You can argue that you can add validation in every setter method. Even so, that means at any point, your dog instance can break and you'll need a new dog or go back to the previous one. How do you manage failures? You need to remember previous states and recover the dog. Or put logic that doesn't change the state to an erroneous one. All these just add more technical depth.


The second consumer which is also important is the object's class definition itself. It can incorporate all the mutability needs of the object in order to create the pre-defined immutable object.

For instance, consider that you have quite a few object properties. Calling a constructor with more than 3 parameters (or any method in fact) is inconvenient. What you need is a builder.

The builder will manage the mutability, you can call method after method defining the desirable state of the object. This is the concept of the string builder as well. That way you also tackle some performance considerations where you won't need to create and destroy N objects for N properties.

Creating a builder though is often a burden since you need to write a lot of boilerplate code. Fear not:  there are libraries to generate that code for you on compile time (e.g. Lombok for Java).

What about changing a single property? For POJOS it's tempting to have setter methods because they seem cheap and they change the state of a single object, no copies involved. To write a method that gives you the same object with a single property changed is again involving a lot of boilerplate code which also doesn't seem efficient.

All these though can be automated, either by macros or by using libraries such as Lombok. In Lombok's case you can just use @Wither which gives you a with method for every parameter that you want to be changeable. The performance overhead is minimal, since the copy of the properties is shallow.

Deserialising objects

We finally have the case of the third consumer. The one that breaks our immutability contract because it knows what it's doing. There is a way to even avoid that but we'll discuss it at the end.

Such consumers are normally serialisation libraries, such as Gson for Json or Hibernate for database entities. What they do with the most common configuration is instantiate an object and for each field they'll try to find a setter method that matches the field name prefixed with set in camel case. Configured appropriately for immutable objects they will instantiate the object and reflectively assign a value to each object field. Even final fields can be altered on runtime - in the case of Java at least.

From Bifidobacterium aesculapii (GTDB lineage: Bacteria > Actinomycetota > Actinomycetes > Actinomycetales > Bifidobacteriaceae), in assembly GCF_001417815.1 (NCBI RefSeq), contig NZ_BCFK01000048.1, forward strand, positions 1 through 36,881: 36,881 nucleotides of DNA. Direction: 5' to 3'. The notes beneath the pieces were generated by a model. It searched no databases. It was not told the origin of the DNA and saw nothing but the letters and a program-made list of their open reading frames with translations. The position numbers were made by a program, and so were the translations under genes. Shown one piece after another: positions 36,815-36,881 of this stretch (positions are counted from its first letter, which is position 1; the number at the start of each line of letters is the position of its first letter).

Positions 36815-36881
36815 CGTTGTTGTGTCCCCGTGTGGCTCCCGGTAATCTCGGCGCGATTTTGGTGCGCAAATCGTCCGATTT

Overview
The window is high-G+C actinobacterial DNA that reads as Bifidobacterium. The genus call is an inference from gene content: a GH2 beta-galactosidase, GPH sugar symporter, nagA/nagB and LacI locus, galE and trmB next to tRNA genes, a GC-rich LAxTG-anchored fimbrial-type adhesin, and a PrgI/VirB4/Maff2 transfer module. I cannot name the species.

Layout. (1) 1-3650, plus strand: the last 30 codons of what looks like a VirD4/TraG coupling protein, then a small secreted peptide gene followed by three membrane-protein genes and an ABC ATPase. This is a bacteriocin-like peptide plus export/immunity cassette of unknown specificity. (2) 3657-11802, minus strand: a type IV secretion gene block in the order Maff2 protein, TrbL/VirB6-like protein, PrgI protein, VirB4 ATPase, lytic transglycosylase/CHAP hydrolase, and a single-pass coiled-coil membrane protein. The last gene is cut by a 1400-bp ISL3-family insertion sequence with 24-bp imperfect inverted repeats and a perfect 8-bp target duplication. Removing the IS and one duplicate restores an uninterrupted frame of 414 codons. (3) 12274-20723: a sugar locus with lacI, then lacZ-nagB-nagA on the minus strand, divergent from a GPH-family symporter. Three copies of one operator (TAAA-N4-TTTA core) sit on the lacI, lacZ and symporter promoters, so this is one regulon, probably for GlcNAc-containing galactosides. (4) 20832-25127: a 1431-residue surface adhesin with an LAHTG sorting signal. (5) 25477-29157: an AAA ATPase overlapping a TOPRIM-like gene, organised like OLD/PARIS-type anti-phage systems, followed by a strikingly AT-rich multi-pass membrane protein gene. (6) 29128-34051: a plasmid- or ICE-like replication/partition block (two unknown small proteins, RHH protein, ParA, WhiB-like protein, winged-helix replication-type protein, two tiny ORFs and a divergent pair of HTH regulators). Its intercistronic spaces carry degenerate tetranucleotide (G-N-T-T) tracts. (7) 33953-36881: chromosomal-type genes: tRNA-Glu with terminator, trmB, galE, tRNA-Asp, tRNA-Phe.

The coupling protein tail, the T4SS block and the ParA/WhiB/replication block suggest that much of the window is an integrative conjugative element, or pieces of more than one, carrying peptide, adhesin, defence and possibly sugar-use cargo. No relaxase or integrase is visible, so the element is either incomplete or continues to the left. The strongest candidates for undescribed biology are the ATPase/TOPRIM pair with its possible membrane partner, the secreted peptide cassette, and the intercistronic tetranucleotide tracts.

Now the assumption here is that the immutability breaks in a limited scope; the method that does the deserialisation. At the end you will get a reference of a deserialised object and not a reference of an object which is being deserialised.

Given the right configuration some libraries allow calling the constructor with all the arguments needed directly. For example, Jackson has a set of annotations that you can use to map each json field with a constructor parameter.


We've seen the 3 consumers, now we need to go back to the most important one; The human developers. So far we've seen that the benefit we give to them is not to worry about an object being in an invalid state.

Immutable objects give great semantics to the external observer as well. Consider the following definitions of an Exception:

final class JsonTypeCastingDecodingFailure extends Exception {
    public JsonTypeCastingDecodingFailure(String fieldName, Class expectedType, Class found) {
        super(String.format("%s cannot be casted to %s from %s", fieldName, expectedType.getName(), found.getName()));

class JsonTypeCastingDecodingFailure extends Exception {
    private String message;
    public JsonTypeCastingDecodingFailure(String fieldName, Class expectedType, Class found) {
        this.messageString.format("%s cannot be casted to %s from %s", fieldName, expectedType.getName(), found.getName());
    public void setMessage(String message) {
        this.message = message;

    public String getMessage() {
        return message;

The second definition makes no sense. What are the semantics of having an error that you allow someone to alter its message?

Semantics are often ignored during programming. Most developers have been using the same wrong things over and over again until they have become the normal; adding getters and setters is one of them, post-fixing Exception at every exception class name is another (but this is a story for another time).


Every public method provided is a contract, it has a purpose and a meaning and allows interpretations which are sometimes the wrong ones; semantics are the thing that everyone cares only when they have inherited legacy code.

State changes need to be managed in a restricted area where a Facade provides the minimum API to do one thing and the internal state is encapsulated and protected.

My final advice is an old but often neglected one: Make something public if and only if it needs to be public. A setter method will never pass that condition.